Friday, 6 December 2013
Medical expertise continues to astound as new procedures are pioneered and trialled and pass into operating theatre repertoire and few areas are so impressive as the art and science of the oft-maligned plastic surgeon. While subcutaneous organ repair and replacement saves lives, the more correctly termed reconstructive surgery preserves dignity. And neither is it new; despite people associating ‘plastic’ with the superficiality of the Swinging Sixties there is documentary evidence of a much more than skin-deep heritage.
In 'plastic' surgery the adjective denotes sculpting or reshaping and derives from the Greek πλαστική (τέχνη), plastikē (tekhnē), “the art of modelling” of malleable flesh. Documentary evidence describes medical treatment for facial injuries being carried out more than 4,000 years ago and physicians in ancient India are known to have used skin grafts for reconstructive work as early as 800 B.C. Of course, as in so many areas, progress was slow and not until the 19th and 20th centuries did techniques truly begin to advance; America's first plastic surgeon of note was Dr. John Peter Mettauer, born in Virginia in 1787. It was he who performed the first cleft palate operation in the New World in 1827 with instruments of his own design.
In medicine as in science and technology, it was war which provided the true motivation for improvement and it was the "War to End All Wars," that propelled plastic surgery into a new and more urgent prominence. Shattered jaws, blown-off noses and lips and gaping skull wounds caused by modern weapons required imaginative restorative procedures. Some of the best medical talent in Britain, France, Germany, Russia and Austria-Hungary devoted themselves to restoring the faces and lives of their countrymen during and after the war and modern surgeons have those pioneers to thank for their careers.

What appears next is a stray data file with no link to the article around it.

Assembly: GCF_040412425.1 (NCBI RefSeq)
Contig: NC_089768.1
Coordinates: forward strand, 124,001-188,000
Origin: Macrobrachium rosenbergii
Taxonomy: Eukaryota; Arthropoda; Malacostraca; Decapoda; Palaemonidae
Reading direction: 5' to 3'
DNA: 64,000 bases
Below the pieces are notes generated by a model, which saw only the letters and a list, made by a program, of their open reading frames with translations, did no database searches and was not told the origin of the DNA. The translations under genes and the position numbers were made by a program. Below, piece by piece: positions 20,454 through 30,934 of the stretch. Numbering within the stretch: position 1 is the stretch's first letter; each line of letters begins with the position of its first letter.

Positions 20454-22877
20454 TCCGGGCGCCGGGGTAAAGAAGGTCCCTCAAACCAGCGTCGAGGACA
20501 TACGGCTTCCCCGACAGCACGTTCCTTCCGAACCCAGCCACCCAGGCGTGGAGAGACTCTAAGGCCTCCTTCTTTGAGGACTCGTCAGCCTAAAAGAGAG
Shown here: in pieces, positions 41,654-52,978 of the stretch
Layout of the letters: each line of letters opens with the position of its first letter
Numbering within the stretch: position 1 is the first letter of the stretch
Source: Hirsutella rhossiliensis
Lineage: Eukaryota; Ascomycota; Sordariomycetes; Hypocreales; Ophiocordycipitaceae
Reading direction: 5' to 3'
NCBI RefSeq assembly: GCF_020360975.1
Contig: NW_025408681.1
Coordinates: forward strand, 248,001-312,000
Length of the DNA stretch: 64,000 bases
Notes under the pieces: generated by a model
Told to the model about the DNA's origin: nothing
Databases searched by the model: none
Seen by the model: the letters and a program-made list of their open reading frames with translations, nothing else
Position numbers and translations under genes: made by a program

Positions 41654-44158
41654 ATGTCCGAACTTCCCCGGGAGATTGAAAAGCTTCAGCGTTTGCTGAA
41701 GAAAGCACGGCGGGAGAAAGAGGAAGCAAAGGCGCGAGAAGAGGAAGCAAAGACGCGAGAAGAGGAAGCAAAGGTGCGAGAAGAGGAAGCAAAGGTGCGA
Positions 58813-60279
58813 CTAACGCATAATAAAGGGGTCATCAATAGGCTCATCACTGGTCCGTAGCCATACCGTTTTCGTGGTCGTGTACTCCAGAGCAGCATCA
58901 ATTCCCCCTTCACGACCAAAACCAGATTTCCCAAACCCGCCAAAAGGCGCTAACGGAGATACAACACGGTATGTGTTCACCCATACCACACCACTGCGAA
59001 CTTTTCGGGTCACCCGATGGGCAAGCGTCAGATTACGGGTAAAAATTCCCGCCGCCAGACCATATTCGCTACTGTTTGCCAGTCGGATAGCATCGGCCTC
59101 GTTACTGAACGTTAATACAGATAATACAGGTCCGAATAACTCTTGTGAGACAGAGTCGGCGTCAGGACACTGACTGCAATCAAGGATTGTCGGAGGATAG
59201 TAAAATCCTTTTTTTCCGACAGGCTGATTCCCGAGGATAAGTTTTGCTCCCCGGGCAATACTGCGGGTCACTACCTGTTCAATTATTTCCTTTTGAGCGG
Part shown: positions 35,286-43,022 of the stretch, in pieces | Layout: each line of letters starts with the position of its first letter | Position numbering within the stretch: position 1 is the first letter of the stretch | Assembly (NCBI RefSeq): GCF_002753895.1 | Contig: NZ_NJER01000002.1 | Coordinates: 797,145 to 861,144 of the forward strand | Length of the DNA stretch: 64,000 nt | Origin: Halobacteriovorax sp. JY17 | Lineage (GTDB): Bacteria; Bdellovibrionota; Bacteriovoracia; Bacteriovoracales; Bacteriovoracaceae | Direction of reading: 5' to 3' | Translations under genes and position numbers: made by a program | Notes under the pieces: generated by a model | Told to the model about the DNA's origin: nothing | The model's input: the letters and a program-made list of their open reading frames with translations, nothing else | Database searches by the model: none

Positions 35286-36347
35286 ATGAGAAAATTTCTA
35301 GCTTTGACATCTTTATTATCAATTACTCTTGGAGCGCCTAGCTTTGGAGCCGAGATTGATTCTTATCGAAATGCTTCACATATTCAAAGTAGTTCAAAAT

I was reminded of all this when I saw the recent graduation photograph of the son of a friend of mine. In the picture, young James stands so proud, grinning out of the frame as he clutches the fake diploma scroll and sports his hired mortar board and gown. But it could have all turned out so differently; James was born prematurely and with no eyelids and he may have faced a life of misery and ridicule had surgeons not acted so decisively.
Still in the incubator and with gauze covering his eyes and keeping them moist, the surgeon elected to try an innovative new therapy utilizing a graft of delicate and flexible foreskin to shape the eyelids themselves with tendons constructed from a medically neutral elastic fibre composite to allow the child to blink. Despite the frail constitution of young James after some long, sleepless nights he began to respond and grew up pretty much as any other child.
Viagra eye drops - make you look hard.
By the time he reached school age the scars were faint and in High School hardly anybody noticed the very slight differences in the shape of his eyes as they began to be obscured by the perfectly natural asymmetry of his face. He is, as his proud parents love to say, a miracle of modern medical science. And they have much to be proud of. Only to those in the know and even then only if you look very closely, can you tell that he is still a cock-eyed little fucker.